An audiometric test, more commonly known as a hearing test, is simple and painless. A ‘Baseline’ audiometric test for work purposes can take as little as 10 minutes and simply requires your attention and responses to tones. However you might not get that far if you don’t do a couple of things in preparation for your hearing test. Here’s a few tips on how to be at your best for a hearing test…
Quiet time before an audiometric test
As an audiometric test aims to find your “threshold” of hearing across a number of frequencies (tones), to get a true indication of your hearing ability you need to be ‘at your best’ for the test. It is commonly understood that exposure to loud noise over long periods of time can permanently decrease your hearing capacity but less known is that exposure to loud noise can also have a short term effect, temporarily decreasing your hearing for up to 16 hours.
In fact, usually, it is these repetitive short term hearing losses caused by noise that leads to permanent noise induced hearing loss (NIHL). Therefore it is recommended that you avoid loud noise for 16 hours prior to audiometric testing.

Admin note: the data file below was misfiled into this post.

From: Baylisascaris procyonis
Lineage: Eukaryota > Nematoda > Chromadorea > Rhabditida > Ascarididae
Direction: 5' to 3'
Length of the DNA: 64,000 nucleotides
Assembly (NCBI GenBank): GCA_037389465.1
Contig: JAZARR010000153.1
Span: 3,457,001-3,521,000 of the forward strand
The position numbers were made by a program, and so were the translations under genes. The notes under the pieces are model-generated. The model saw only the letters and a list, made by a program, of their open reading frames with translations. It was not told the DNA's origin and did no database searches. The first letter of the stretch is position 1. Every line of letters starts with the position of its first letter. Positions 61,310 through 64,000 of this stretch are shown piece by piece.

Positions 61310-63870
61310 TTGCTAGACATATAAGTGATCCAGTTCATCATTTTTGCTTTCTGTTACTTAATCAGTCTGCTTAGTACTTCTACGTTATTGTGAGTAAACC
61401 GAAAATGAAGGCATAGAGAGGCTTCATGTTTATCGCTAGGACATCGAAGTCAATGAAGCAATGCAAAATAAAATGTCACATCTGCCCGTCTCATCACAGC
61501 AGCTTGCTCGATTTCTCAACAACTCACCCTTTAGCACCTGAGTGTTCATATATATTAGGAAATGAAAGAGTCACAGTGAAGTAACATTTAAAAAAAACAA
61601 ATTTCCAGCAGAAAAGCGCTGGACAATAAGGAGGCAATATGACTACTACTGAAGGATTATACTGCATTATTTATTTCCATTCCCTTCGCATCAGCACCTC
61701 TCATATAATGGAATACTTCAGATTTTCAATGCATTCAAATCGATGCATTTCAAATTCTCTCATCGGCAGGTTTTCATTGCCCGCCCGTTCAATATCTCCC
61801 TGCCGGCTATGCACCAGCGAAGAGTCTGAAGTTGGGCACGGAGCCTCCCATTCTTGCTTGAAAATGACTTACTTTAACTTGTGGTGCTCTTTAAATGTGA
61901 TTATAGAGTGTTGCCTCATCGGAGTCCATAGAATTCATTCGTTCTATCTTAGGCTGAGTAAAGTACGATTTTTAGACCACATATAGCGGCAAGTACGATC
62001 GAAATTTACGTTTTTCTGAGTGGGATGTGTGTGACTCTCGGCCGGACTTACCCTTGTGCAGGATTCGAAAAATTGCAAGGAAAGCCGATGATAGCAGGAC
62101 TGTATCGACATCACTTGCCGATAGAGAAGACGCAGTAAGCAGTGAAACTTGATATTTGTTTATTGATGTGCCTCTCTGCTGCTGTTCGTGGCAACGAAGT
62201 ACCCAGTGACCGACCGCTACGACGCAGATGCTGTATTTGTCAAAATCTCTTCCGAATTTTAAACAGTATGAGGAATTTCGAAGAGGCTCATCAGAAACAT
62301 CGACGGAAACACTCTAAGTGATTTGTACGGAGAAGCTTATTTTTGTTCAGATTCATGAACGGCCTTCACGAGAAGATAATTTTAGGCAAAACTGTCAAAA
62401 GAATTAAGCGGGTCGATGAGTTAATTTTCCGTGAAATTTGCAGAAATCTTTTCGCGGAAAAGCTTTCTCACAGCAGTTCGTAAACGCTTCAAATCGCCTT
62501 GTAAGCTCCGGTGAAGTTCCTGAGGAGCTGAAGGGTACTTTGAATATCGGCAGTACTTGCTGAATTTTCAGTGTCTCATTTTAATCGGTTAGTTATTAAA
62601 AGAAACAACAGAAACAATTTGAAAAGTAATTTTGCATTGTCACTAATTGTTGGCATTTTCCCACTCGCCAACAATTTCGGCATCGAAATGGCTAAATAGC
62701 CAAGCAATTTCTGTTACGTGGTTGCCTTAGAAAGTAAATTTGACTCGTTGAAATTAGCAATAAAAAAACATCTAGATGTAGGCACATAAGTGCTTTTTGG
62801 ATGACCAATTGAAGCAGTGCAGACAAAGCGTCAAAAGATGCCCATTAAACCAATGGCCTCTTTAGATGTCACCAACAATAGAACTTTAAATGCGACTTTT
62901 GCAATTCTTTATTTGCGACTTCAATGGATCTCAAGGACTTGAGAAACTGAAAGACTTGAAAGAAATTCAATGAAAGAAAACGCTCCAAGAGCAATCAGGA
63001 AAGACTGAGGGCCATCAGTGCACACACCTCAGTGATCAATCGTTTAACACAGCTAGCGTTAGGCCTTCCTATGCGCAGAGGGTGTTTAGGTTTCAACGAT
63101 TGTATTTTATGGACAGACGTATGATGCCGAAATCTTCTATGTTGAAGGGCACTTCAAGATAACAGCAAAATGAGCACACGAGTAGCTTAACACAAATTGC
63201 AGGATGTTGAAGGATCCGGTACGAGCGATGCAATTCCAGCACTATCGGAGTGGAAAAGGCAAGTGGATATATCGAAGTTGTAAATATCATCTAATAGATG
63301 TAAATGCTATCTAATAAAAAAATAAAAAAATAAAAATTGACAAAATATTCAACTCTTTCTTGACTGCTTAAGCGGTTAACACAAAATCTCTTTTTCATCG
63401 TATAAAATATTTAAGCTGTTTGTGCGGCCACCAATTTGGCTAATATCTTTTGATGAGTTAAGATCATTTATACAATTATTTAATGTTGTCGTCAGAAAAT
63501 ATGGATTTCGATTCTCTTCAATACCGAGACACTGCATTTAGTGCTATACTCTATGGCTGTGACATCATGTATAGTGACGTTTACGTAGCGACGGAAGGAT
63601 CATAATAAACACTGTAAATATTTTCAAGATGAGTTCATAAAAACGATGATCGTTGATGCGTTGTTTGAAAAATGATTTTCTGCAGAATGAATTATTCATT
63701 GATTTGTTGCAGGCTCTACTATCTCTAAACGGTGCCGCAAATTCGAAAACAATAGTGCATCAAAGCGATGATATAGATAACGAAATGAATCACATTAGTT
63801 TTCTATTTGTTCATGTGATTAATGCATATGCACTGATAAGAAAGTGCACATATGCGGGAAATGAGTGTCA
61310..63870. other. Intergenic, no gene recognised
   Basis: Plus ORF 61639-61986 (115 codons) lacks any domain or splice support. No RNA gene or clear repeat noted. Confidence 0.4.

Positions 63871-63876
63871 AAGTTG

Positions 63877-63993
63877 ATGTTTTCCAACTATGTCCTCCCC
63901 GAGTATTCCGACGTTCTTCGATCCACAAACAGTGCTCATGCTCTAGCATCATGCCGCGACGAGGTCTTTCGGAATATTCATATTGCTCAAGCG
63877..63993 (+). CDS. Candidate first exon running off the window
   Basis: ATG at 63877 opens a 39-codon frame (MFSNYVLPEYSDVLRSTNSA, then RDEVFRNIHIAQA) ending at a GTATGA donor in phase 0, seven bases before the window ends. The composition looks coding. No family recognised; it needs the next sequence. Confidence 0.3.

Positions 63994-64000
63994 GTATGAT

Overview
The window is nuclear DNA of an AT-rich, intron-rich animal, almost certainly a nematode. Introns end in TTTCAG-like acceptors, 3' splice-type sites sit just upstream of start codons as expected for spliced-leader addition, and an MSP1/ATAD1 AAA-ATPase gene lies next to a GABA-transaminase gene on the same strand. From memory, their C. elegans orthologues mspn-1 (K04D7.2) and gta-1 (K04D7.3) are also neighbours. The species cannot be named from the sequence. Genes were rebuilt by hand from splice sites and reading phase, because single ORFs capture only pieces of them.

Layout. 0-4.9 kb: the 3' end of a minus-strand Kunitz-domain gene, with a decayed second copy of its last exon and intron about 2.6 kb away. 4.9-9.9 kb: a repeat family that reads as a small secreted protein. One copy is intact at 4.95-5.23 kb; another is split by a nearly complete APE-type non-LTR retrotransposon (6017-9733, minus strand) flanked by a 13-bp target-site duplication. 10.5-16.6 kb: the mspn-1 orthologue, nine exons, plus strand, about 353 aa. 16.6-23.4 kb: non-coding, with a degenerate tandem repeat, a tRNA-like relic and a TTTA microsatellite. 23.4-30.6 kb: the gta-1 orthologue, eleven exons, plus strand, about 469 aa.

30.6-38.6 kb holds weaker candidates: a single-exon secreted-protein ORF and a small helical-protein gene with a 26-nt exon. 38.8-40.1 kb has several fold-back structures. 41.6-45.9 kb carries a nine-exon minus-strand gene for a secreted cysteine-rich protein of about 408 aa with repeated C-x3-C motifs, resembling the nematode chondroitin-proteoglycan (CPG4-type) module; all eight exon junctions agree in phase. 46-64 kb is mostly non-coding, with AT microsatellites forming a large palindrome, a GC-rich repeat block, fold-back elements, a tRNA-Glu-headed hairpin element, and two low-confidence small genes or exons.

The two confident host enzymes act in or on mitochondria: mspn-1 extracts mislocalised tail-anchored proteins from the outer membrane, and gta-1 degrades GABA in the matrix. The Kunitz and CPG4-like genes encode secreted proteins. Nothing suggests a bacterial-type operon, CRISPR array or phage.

Ear wax and your audiometric test
It is commonly known that ears produce a waxy substance. Less commonly known is that for some people this wax can build up and block the ear canal reducing sound reaching the eardrum and therefore decreasing your hearing capacity. For most people wax is directed from the ears naturally or can be washed from the ears in the shower. More stubborn wax can be broken down by simple-to-use “drops” purchased from your chemist.
Sometimes, the wax is so compacted that a doctor is required to “syringe” the wax from the ears. Importantly, making sure sure your ears are clear will make sure you are at your best for your audiometric test.
Cold and flu at time of an audiometric test
As your hearing mechanism includes a series of bones and a tympanic membrane (ear drum) that vibrate when exposed to noise, the ear canal and the middle ear need to be clear. Illness that causes mucus build-up in the middle ear, such as is experienced with a “head-cold”, can reduce the normal vibration of the ear drum and bones temporarily reducing hearing capacity. Therefore, if you have a cold or flu-like illness at the time of audiometric testing you may need to call to reschedule.
Best preparation for an audiometric test
So in preparation for audiometric testing, also known as a hearing testing, remember to:
- Have your ears cleared of wax at last 2 days before your hearing test
- For 16 hours before your hearing test avoid exposure to loud noise (eg. anything louder than a domestic vacuum cleaner) of more than a few minutes.
- Try to be free of illness that includes mucus build-up in the middle ear (eg. A head cold or flu)
We also conduct Worksafe Noise Surveys so you can measure the noise exposure in your workplace.